Phulchoki: The United Nations declared Nepal free of land mine fields on Tuesday after the last of the anti-personnel weapons planted by the army while fighting communist insurgents was destroyed.
Prime Minister Jhalnath Khanal flipped a switch to trigger the last land mine, which had been laid to protect the main civil aviation radio tower in mountains south of the capital, Katmandu.
UN official Robert Piper declared that the mine field in Phulchoki was the last of 53 areas where the army had planted the weapons.
The mine field in Phulchoki was the last of 53 areas where the army had planted the weapons.
"One more milestone on the road to peace, as we declare Nepal mine field-free," Piper announced.
The tower at Phulchoki is used by flight controllers to communicate with planes flying across the Himalayan nation. It was guarded by an army camp, which was surrounded by a land mine field to protect against attacks by the Maoist rebels.
"Today is a historical day because Nepal has been liberated from all kinds of land mines," Khanal said.
However, there still are areas where homemade bombs were planted by both sides, and efforts to clear those continue, Piper said.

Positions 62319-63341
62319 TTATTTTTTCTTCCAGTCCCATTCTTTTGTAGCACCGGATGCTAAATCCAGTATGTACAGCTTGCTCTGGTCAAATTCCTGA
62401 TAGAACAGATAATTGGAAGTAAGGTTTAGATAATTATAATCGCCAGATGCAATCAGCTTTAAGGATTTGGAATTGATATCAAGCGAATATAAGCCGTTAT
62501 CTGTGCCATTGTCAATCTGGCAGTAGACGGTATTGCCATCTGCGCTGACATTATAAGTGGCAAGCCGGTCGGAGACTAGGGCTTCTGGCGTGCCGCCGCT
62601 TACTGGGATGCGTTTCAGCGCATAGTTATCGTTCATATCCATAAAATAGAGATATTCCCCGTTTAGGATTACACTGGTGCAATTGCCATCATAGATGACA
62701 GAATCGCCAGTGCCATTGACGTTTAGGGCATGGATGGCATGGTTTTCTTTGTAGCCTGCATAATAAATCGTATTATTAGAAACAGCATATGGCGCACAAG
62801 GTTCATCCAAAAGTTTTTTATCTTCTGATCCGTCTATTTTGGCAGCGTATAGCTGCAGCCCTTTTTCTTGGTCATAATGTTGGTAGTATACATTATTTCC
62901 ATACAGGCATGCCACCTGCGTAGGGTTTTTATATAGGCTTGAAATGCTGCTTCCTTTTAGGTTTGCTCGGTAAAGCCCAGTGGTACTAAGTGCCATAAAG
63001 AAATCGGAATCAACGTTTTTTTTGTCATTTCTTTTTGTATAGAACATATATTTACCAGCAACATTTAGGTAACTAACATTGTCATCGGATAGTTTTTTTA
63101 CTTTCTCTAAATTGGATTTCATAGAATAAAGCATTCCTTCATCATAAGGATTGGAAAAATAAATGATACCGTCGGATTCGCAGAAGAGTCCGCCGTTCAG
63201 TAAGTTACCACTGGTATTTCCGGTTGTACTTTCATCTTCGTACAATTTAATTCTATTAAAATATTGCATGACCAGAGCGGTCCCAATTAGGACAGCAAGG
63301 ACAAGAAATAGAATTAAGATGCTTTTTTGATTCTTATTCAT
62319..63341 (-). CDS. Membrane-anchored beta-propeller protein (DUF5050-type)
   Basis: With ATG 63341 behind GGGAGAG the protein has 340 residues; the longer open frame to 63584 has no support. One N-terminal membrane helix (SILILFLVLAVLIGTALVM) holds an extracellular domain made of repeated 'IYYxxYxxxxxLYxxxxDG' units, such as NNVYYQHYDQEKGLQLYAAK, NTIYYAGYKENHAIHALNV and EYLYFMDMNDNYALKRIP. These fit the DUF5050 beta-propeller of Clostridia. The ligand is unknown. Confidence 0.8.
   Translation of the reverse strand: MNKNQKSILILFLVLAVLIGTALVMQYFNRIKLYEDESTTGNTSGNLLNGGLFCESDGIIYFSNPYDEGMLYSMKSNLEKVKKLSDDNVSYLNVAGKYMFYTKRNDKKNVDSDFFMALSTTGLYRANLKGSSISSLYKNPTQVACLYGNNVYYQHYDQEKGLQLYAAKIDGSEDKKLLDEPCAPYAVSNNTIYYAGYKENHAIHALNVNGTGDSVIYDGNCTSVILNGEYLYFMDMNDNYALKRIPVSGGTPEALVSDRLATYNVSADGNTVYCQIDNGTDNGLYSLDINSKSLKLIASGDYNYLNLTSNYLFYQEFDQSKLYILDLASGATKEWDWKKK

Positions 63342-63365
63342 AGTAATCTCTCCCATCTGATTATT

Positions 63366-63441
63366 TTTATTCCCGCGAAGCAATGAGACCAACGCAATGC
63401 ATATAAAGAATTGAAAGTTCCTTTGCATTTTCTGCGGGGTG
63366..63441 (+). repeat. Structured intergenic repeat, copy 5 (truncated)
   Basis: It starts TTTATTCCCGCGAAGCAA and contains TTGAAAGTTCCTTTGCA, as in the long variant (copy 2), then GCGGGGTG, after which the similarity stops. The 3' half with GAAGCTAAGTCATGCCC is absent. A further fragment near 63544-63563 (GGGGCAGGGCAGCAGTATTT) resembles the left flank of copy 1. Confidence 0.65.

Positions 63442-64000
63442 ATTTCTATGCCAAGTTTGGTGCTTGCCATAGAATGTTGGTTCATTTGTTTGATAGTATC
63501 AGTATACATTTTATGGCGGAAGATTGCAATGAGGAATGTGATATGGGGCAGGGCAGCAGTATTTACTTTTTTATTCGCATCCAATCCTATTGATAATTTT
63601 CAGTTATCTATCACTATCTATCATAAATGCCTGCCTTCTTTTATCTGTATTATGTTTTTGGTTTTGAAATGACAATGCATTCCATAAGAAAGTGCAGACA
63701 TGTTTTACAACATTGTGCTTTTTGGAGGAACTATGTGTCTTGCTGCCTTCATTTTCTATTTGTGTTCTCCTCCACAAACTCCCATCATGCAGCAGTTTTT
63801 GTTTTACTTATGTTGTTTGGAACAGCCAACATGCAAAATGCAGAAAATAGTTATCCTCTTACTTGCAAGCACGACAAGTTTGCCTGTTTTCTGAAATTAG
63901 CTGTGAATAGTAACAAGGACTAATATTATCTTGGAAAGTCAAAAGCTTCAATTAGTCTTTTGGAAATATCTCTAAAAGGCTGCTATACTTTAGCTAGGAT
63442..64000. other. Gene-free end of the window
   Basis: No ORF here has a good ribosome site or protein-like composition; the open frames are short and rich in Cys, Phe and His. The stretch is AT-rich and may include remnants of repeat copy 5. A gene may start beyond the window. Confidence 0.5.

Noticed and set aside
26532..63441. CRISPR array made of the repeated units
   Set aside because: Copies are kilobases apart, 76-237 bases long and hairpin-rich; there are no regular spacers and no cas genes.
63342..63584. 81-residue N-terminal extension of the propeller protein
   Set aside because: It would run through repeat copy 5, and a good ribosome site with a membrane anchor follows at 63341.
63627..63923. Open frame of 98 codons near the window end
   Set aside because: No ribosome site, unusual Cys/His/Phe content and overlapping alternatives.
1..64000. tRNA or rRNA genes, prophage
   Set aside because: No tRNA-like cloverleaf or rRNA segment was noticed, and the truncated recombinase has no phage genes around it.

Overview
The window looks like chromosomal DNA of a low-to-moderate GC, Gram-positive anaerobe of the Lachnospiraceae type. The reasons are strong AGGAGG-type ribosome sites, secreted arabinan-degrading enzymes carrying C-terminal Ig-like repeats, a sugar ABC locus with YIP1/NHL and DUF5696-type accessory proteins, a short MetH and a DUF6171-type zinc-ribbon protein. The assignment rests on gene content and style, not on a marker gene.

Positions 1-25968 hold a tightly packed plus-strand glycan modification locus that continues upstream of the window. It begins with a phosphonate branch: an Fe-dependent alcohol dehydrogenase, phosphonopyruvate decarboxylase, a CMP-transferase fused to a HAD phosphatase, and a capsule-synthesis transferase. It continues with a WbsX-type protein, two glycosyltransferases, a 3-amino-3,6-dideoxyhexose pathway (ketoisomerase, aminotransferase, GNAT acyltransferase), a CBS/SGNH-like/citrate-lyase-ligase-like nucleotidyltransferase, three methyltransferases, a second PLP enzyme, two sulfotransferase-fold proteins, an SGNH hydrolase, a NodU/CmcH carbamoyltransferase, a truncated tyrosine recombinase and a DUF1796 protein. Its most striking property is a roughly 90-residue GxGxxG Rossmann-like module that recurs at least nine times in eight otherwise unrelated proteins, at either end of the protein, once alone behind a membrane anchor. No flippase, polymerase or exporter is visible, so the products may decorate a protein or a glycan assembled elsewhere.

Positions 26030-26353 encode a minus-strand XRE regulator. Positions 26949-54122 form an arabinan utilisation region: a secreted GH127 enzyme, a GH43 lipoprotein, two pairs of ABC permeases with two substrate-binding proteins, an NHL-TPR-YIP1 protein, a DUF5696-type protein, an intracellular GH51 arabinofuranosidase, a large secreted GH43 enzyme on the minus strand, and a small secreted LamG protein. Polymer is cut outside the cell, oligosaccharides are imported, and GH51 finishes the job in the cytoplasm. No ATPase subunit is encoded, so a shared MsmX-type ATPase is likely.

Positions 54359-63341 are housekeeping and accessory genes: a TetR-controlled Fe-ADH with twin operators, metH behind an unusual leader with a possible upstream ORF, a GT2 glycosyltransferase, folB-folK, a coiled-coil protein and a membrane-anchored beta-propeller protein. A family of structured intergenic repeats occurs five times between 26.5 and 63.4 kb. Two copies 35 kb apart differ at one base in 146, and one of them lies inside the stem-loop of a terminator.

Land mines explode by themselves when someone walks nearby, while homemade bombs are normally set off by a combatant.
Government soldiers used land mines imported from India, China and Russia, while the rebels did not have access to any. Soldiers mapped the areas where they planted the mines, making the job of demining easier.
The task of clearing the land mines began in 2007 after the rebels signed a peace agreement and abandoned their armed revolt, with the United Nations training Nepalese soldiers to do the task.
The army has cleared 170 of the 275 fields where it laid homemade bombs, but there is no record on the part of the rebels. UN arms monitors have destroyed some 53,000 homemade bombs that were turned in by the rebels after they signed the peace deal.
More than 13,000 people were killed in the insurgency that began in 1996 and lasted 10 years.
Since the Maoists joined the peace process, they have joined mainstream politics and confined their fighters to camps.